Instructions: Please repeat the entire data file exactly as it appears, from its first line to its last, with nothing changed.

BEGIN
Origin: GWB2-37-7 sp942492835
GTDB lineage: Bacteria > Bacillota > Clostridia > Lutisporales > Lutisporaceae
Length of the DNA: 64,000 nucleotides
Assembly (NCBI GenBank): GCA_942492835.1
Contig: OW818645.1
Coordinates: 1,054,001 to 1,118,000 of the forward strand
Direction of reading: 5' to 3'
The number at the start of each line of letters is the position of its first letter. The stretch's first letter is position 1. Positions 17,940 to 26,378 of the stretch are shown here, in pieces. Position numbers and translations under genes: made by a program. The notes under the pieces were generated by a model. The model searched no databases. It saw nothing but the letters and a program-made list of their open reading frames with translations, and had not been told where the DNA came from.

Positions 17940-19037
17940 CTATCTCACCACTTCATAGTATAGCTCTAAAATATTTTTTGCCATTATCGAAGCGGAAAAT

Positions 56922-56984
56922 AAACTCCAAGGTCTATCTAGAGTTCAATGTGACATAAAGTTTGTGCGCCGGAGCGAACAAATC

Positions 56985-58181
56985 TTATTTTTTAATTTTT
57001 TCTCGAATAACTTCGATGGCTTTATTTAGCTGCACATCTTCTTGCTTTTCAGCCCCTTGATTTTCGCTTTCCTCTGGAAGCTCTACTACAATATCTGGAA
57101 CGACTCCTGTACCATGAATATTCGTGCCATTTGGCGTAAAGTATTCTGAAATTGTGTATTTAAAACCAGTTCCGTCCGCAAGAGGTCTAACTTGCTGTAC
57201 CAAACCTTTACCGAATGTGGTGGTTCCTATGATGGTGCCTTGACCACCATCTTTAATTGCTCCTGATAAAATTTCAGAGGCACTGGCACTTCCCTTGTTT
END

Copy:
Origin: GWB2-37-7 sp942492835
GTDB lineage: Bacteria > Bacillota > Clostridia > Lutisporales > Lutisporaceae
Length of the DNA: 64,000 nucleotides
Assembly (NCBI GenBank): GCA_942492835.1
Contig: OW818645.1
Coordinates: 1,054,001 to 1,118,000 of the forward strand
Direction of reading: 5' to 3'
The number at the start of each line of letters is the position of its first letter. The stretch's first letter is position 1. Positions 17,940 to 26,378 of the stretch are shown here, in pieces. Position numbers and translations under genes: made by a program. The notes under the pieces were generated by a model. The model searched no databases. It saw nothing but the letters and a program-made list of their open reading frames with translations, and had not been told where the DNA came from.

Positions 17940-19037
17940 CTATCTCACCACTTCATAGTATAGCTCTAAAATATTTTTTGCCATTATCGAAGCGGAAAAT

Positions 56922-56984
56922 AAACTCCAAGGTCTATCTAGAGTTCAATGTGACATAAAGTTTGTGCGCCGGAGCGAACAAATC

Positions 56985-58181
56985 TTATTTTTTAATTTTT
57001 TCTCGAATAACTTCGATGGCTTTATTTAGCTGCACATCTTCTTGCTTTTCAGCCCCTTGATTTTCGCTTTCCTCTGGAAGCTCTACTACAATATCTGGAA
57101 CGACTCCTGTACCATGAATATTCGTGCCATTTGGCGTAAAGTATTCTGAAATTGTGTATTTAAAACCAGTTCCGTCCGCAAGAGGTCTAACTTGCTGTAC
57201 CAAACCTTTACCGAATGTGGTGGTTCCTATGATGGTGCCTTGACCACCATCTTTAATTGCTCCTGATAAAATTTCAGAGGCACTGGCACTTCCCTTGTTT